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Now it is generally accepted that IL-18 is a multifunctional cytokine that has diverse immune regulatory effects on T cells, B cells, NK cells, and nonimmune cells. Based on its known biological activities, IL-18 seems to share or cooperate in immunological functions with IL-12 in vitro and in vivo. However, the regulatory machinery of IL-12 and IL-18 seems to be quite different. IL-12 is a heterodimeric cytokine of p35 and p40. The inducibility of functional IL-12 gene expression is controlled by p40 gene expression. To date, it is speculated that constitutive IL-18 gene is expressed in a far wider range of cell types than IL-12. For the production of active IL-18 gene product, processing by cysteine proteinase such as ICE is required. In addition, a recent report by Tone et al. (21) indicates the structure and transcriptional regulation are quite different from those of other cytokines. It has two distinct promoters, having different inducibilities by stimuli, constitutive or inducible promoters. IL-18 gene has no TATA motif in either promoter and no typical AU-rich sequence in the 3′-untranslated regions.

LPS inducibility of IL-18 seems to be different depending on cell types. In Kupffer cells and peritoneal cells, IL-18 did not respond to LPS (3), but, IL-18 was induced by LPS in RAW cells as shown in our and Tone’s studies (21) and in mouse splenocytes (29). However, there are some differences between our results and Tone’s findings. First, two promoters showed LPS inducibility in our results (Figs. 1 C and 6B), even though the inducibility of p2 promoter (constitutive promoter in Tone’s study) was slightly less than that of p1 promoter. Second, the relative basal promoter activities of the two promoters are different. In our results, the relative basal activities of the two promoters were relatively equal, but much higher in p2 promoter (constitutive promoter) in the case of Tone’s study. It is not clear yet what caused these differences between the two studies, which used similar promoter constructs and the same cell line, but Northern blots supported these differences: more LPS inducibility in our study and strong basal expression in Tone’s study.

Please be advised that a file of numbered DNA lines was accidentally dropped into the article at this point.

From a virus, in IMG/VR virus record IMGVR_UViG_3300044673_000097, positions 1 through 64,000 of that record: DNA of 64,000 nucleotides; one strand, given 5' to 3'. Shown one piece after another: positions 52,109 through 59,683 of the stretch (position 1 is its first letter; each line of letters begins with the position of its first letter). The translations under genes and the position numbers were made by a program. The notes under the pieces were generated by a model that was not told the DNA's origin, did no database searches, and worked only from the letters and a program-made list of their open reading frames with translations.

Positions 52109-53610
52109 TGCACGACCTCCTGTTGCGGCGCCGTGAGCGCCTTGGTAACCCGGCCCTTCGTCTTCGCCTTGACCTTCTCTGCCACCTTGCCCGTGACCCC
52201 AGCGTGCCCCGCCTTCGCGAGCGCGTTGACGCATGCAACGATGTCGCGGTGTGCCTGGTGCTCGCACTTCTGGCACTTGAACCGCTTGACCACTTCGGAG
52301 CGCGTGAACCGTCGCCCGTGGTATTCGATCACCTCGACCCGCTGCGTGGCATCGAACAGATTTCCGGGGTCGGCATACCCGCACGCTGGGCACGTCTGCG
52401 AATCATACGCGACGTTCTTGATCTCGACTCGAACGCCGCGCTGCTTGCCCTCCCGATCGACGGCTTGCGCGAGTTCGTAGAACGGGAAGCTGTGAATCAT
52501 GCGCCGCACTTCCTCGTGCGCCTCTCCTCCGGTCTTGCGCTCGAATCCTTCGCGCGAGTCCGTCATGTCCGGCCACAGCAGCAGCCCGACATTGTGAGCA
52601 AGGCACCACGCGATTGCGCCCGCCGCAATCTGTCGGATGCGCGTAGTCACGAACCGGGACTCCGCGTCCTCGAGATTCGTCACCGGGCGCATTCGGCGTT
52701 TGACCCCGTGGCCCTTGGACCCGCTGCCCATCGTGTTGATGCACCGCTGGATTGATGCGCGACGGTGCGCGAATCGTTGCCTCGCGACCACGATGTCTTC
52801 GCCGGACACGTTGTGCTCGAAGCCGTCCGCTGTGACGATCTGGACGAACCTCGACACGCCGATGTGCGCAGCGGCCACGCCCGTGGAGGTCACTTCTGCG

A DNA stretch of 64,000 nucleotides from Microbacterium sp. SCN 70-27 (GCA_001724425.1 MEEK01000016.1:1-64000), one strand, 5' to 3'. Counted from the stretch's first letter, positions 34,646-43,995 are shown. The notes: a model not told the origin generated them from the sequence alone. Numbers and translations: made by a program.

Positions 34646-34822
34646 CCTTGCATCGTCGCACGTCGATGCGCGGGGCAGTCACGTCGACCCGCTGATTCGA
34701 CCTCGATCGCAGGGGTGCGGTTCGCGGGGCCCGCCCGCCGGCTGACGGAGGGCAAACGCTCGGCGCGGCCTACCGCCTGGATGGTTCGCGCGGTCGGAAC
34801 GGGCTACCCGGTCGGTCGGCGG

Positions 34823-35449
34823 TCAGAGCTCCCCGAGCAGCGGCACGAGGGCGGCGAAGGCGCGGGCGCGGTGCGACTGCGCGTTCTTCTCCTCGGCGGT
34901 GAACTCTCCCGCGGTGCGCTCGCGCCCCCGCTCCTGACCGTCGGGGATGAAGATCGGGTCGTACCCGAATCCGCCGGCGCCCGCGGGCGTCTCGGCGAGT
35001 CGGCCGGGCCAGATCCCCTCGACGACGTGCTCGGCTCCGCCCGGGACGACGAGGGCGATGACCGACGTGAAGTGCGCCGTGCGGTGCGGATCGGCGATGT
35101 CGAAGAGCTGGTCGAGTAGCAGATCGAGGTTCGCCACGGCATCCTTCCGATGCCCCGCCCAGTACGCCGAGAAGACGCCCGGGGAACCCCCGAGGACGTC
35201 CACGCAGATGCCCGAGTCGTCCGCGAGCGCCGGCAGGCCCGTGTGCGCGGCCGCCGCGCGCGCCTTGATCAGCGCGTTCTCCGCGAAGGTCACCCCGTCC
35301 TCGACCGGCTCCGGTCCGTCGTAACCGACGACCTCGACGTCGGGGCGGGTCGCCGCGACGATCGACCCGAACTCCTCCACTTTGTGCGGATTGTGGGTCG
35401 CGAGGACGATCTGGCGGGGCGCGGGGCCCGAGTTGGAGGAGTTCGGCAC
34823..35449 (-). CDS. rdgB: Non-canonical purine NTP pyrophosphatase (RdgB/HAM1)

PU.1, the ETS transcription factor, is expressed exclusively in myeloid and B cells. PU.1 is involved in the regulation of promoters for the genes encoding receptors for M-CSF and GM-CSF. Studies from PU.1 gene-disrupted mice indicated that it is involved in M-CSF- and GM-CSF-mediated proliferation and development. These results indicate that PU.1 functions in the differentiation of multipotential lymphoid and myeloid progenitors. PU.1 binds to the consensus DNA sequence of TTCCTC and is involved in the expression of numerous genes that regulate B cell maturation and macrophage differentiation. It is essential for transcription of Ig light chains, J chains, and the macrophage scavenger receptors (30). For transcriptional activation of PU.1, phosphorylation of serine 148 in PU.1, such as by casein kinase II (31), is required, implying that a proper phosphorylation state and conformation are important for PU.1 activity. It was also reported that LPS and IFN-γ induce DNA binding of PU.1 through a post-translational mechanism(s) in murine tissue macrophages (32).

Deletion and mutagenesis studies (Figs. 6 and 7) indicate that the PU.1 binding site is critical for p2 promoter activity, especially in constitutive activation of p2 promoter. Relative LPS inducibility of p2-31 construct was reduced (<2-fold) compared with that of p2-2.3, and introducing a PU.1 mutation or deletion mutation of the p2-31 construct appeared to affect constitutive expression to a much greater degree than inducible expression. Furthermore, studies using PU.1 null cells (Fig. 9) demonstrated that PU.1 has an essential role in constitutive expression of IL-18. However, it cannot be ruled out that PU.1 also has a minimal role in LPS inducibility, as shown in the case of minimal inducibility of p2-31 construct and its binding activity induced by LPS treatment (Fig. 8).